Health and Safety Rationale

Proper location is required to ensure that a proper product pressure relationship within the regenerator is maintained under all conditions. See 4.3.2.3 for Health and Safety Rationale.
4.3.2.13 Components of the HTST Pasteurizer
Pressure Differential Controller or Pressure Switch
• shall be installed and operational in any HTST when a raw product booster pump is present in order to measure the pressures, and in addition control the booster pump to ensure the proper pressure relationships between the pasteurized product and the raw product in all regeneration sections.
• shall be designed, installed, and operated to maintain at least 2 psi higher pressure on the pasteurized product regenerator compared to the raw product regenerator when the HTST is in forward flow.
• when a pressure differential controller is used the sensors shall be installed in the following locations:
• a raw product sensor between the booster pump and the raw product inlet to the raw product regenerator, and
• a pasteurized product sensor located downstream of the outlet of the pasteurized product regenerator but prior to any valves, or flow promoters.
• when a pressure switch is used, it shall be installed in the following manner:
• a pasteurized product sensor shall be located in the same location as that for a pressure differential controller.
• the pressure switch shall be adjusted to allow the booster pump to operate only when the pasteurized product sensor indicates a pressure that exceeds the maximum pressure generated by the booster pump by at least 2 psi.
• shall be interwired with the booster pump so that the booster pump only operates when the proper pressure relationship is established between the pasteurized product and the raw product in all regeneration sections.
• each regeneration section in a split regeneration system shall be equipped with a separate pressure differential controller or pressure switch.
• shall be tested on installation and at a frequency as specified in the procedures outlined in Test Methods in Section VII.
Health and Safety Rationale

A proper product pressure relationship within a regenerator, in a system with a booster pump, is required for reasons as discussed in 4.3.2.2.

A 2 psi higher pressure on the pasteurized product regenerator will ensure any leakage is in the direction of pasteurized to unpasteurized product.

Raw product sensor location must be such that the highest possible pressure in the raw regenerator is measured. The pasteurized product sensor must measure the lowest possible pressure in the pasteurized regenerator. Any other variation could result in an improper product pressure relationship within the regenerator.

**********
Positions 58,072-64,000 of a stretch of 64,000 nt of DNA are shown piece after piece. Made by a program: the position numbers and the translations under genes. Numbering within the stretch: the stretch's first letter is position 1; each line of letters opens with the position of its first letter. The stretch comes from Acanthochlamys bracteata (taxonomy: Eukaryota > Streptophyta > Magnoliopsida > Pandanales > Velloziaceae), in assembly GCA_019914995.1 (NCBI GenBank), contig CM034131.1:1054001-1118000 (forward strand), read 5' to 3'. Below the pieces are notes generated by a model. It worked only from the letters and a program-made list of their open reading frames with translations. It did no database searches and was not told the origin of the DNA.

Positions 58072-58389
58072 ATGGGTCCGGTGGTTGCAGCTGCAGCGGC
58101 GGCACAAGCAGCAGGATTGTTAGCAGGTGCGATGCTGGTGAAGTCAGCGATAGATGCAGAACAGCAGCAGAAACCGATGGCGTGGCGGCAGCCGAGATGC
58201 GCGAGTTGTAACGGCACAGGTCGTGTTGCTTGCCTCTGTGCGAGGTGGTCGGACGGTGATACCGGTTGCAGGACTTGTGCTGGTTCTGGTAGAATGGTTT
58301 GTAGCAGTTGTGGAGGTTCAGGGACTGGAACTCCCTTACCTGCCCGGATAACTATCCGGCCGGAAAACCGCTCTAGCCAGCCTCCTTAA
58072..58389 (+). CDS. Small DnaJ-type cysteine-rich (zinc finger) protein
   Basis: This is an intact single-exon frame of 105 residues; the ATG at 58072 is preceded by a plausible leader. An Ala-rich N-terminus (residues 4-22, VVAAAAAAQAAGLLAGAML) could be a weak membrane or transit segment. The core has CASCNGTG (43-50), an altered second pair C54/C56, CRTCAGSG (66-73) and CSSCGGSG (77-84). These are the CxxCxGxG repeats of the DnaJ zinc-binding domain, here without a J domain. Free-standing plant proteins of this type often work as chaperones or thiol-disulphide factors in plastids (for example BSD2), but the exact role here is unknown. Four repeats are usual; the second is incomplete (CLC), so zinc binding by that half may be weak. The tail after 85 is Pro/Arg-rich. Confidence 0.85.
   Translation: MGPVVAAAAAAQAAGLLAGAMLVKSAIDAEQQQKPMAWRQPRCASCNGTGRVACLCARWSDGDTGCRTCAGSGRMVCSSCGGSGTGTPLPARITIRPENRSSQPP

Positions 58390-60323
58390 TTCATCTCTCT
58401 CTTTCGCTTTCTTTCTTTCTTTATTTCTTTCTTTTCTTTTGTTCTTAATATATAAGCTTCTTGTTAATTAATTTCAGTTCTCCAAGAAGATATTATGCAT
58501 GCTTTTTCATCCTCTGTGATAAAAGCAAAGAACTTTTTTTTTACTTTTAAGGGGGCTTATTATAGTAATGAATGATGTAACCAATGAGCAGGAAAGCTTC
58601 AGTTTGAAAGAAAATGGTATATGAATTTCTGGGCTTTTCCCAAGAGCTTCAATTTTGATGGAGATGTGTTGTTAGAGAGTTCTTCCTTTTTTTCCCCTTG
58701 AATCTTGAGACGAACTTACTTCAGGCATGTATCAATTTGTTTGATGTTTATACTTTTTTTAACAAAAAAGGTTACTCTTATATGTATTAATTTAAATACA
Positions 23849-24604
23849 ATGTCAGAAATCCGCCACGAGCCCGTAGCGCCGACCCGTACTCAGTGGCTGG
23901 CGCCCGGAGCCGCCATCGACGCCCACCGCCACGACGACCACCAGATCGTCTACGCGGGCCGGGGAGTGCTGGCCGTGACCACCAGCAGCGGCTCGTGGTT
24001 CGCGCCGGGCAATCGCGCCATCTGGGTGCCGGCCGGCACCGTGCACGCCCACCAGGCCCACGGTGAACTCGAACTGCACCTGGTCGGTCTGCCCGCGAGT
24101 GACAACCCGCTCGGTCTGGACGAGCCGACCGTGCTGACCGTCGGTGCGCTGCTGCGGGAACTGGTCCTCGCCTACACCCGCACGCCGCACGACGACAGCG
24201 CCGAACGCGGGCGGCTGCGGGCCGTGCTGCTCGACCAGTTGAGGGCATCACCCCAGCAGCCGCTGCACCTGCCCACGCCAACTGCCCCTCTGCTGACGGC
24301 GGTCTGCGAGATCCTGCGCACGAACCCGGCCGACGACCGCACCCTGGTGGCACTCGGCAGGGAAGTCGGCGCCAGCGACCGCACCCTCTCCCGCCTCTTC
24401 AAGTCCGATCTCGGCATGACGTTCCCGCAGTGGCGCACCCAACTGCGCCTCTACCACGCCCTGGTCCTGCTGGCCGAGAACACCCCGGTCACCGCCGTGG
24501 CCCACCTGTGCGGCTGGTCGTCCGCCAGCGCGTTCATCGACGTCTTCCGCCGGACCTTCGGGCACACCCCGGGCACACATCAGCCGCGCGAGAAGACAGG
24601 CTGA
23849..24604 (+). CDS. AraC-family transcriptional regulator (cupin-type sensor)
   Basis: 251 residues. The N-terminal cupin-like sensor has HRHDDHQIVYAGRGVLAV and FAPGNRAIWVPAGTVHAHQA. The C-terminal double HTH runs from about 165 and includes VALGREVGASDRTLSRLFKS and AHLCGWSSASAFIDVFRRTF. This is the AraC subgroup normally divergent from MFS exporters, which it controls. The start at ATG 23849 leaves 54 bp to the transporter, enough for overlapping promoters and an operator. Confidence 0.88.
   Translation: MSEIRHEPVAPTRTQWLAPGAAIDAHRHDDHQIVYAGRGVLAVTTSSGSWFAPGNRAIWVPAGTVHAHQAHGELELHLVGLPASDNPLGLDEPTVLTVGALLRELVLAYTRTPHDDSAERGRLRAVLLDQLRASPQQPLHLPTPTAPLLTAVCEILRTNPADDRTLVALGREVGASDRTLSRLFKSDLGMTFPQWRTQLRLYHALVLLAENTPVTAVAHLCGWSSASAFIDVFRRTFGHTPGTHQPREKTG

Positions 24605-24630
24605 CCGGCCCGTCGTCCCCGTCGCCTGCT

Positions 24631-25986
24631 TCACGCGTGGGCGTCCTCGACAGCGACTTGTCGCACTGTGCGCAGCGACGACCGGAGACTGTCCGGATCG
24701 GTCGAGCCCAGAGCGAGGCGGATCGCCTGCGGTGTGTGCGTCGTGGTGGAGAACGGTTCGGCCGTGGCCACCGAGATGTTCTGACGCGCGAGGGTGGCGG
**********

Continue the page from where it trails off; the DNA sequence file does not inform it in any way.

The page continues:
Correct pasteurized sensor location and proper adjustment of the pressure switch ensures that a proper product pressure relationship within the regenerator is maintained under forward flow.

Booster pump inactivation during periods where the pressure differential is less than 2 psi will result in a 0 psi or slightly negative pressure in the raw regenerator thus maintaining a proper product pressure relationship.

Split regeneration systems must be considered separately, and subsequently properly designed and operated, to ensure that a proper product pressure relationship is maintained in all regeneration sections.
4.3.2.14 Components of the HTST Pasteurizer
Homogenizer
• when acting as the flow control device, shall be interwired in the same manner as a flow control device as outlined in 4.3.2.4 except that the homogenizer may have a time delay of not more than one second which allows the homogenizer motor to remain running during the usual transit time of the flow diversion device.
• when not acting as the flow control device and is of lesser capacity than the flow control device it shall:
• be installed downstream from the flow control device and upstream from the inlet of the holding tube.
• be equipped with a sanitary pressure relief line to the constant level tank or the upstream side of the flow control device originating from a point between flow control device discharge and the homogenizer suction.
• be interwired with the flow control device to operate simultaneously. A time delay relay of not more than 1 second can be installed in this interwiring.
• when not acting as the flow control device and is of greater capacity than the flow control device it shall: